In January 2014, the National Constituent Assembly adopted a new constitution, significantly strengthening human rights protections in Tunisia.read more
Widespread protest and the arrest of over 800 people marked the anniversary of Jasmine Revolution in Tunisia in 2011. On 14th January 2018, seven years after the citizen movement that ousted President Ben Ali and sparked the Arab Spring, hundreds of people took to the streets in several cities across Tunisia to voice their opposition to the latest austerity measures adopted by the government.
Anti-government protests in Tunisia has seen nearly 800 people arrested. pic.twitter.com/yuXMjIpmwq— Al Jazeera English (@AJEnglish) January 14, 2018
Widespread protests and the arrest of at least 800 people marred the anniversary of the 2011 Jasmine Revolution in Tunisia. On 14th January 2018, seven years after the Revolution ousted Tunisian President Ben Ali, hundreds of people took to the streets in several cities across the country to voice their opposition to the latest austerity measures adopted by the government. Clashes between security forces and protesters were documented in a number of protests.
Amnesty International commented on the clashes and actions of the security forces, asserting that:
"These protests are happening in response to genuine economic hardship, and the role of the police should be to calm this tense situation, rather than to inflame it".
In an attempt to quell the protests, on 13th January 2018 the government pledged more money for poor families and those in need, a move which many fear it is too little and too late. A segment ofTunisian society believes that the demands of social equality, improved socio-economic conditions and attention to the situation for the most disadvantaged groups are being ignored by political parties more interested short-term political gain than long-term economic and political reform.
While progress has been made towards building democracy in Tunisia, rising inflation, high youth unemployment and political infighting has blighted economic growth and led to budget cuts. An analysis by the Tunisian Forum for Economic and Social Rights (FTDES) reflected on the reasons behind the January unrest and attributed the protests, in part, to the recent passage of the Economic Reconciliation Act. As previously covered on the CIVICUS Monitor, despite push back from civil society, the highly controversial bill was passed in late 2017, granting amnesty to public officials involved in corruption cases during Tunisia's 23 years of dictatorship. In a press statement on 10th January 2017, FTDES called for an alternative development model which respects constitutional rights and takes into account consultations with citizen movements, civil society organisations and trade unions.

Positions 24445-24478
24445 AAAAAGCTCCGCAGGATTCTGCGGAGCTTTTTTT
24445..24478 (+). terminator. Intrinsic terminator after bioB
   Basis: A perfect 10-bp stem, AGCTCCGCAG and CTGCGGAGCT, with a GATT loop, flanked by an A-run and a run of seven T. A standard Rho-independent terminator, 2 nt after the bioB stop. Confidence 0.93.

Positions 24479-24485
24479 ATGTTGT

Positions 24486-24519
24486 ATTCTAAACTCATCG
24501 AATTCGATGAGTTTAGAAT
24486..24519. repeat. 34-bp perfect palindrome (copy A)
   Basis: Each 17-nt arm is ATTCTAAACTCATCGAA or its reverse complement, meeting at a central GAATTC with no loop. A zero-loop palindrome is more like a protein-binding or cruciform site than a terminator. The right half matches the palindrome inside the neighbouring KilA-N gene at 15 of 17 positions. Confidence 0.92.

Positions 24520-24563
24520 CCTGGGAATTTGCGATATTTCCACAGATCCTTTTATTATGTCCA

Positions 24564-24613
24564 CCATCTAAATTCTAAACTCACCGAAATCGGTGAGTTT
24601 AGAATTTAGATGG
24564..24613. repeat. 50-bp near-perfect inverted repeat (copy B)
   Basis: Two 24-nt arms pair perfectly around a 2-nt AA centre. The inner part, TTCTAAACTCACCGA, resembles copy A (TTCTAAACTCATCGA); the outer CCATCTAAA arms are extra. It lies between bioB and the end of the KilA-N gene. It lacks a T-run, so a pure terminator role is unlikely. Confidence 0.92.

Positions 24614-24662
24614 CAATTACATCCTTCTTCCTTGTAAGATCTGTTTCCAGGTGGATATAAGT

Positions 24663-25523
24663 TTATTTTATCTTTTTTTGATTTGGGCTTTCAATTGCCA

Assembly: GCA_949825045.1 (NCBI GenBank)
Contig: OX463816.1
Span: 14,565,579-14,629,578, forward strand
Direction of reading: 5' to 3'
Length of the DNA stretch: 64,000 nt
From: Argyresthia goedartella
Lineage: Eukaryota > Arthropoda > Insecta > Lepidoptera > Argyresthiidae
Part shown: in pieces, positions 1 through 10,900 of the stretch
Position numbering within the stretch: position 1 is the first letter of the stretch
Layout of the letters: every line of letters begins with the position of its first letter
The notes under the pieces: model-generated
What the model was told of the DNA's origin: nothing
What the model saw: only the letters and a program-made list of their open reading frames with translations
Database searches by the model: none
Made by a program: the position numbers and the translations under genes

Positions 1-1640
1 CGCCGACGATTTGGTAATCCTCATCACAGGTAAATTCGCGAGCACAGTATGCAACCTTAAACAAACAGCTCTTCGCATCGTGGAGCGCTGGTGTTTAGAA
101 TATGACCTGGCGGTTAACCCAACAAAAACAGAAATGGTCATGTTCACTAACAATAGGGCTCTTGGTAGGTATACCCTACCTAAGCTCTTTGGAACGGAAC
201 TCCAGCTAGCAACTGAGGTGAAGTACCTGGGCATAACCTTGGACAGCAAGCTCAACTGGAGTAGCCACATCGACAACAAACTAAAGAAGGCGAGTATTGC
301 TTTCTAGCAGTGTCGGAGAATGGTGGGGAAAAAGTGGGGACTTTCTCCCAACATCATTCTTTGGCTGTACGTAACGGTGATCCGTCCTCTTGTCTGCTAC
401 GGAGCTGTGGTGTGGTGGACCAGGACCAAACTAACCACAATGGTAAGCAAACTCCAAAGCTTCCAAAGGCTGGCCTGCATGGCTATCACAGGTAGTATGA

When Tunisian revolts brought about the end of Ben 'Ali regime in 2011, the people hoped for an improvement to their living conditions. But this did not happen. Not only did it not happen, there is a growing perception it may never happen @mideastorels https://t.co/oYJxEMHuWC— ECFR (@ecfr) January 17, 2018
Given the growing unrest and hundreds of arrests, several international observers have expressed concern over the Tunisian authorities' disregard for the right to protest. On 12th January 2018, the United Nations Office of the High Commissioners for Human Rights declared that:
"We are concerned about the high number of arrests – 778 people have been arrested since Monday, some 200 of them between the ages of 15 and 20. We call on the authorities to ensure that people are not arrested in an arbitrary manner, and that all those detained are treated with full respect for their due process rights and other fundamental guarantees".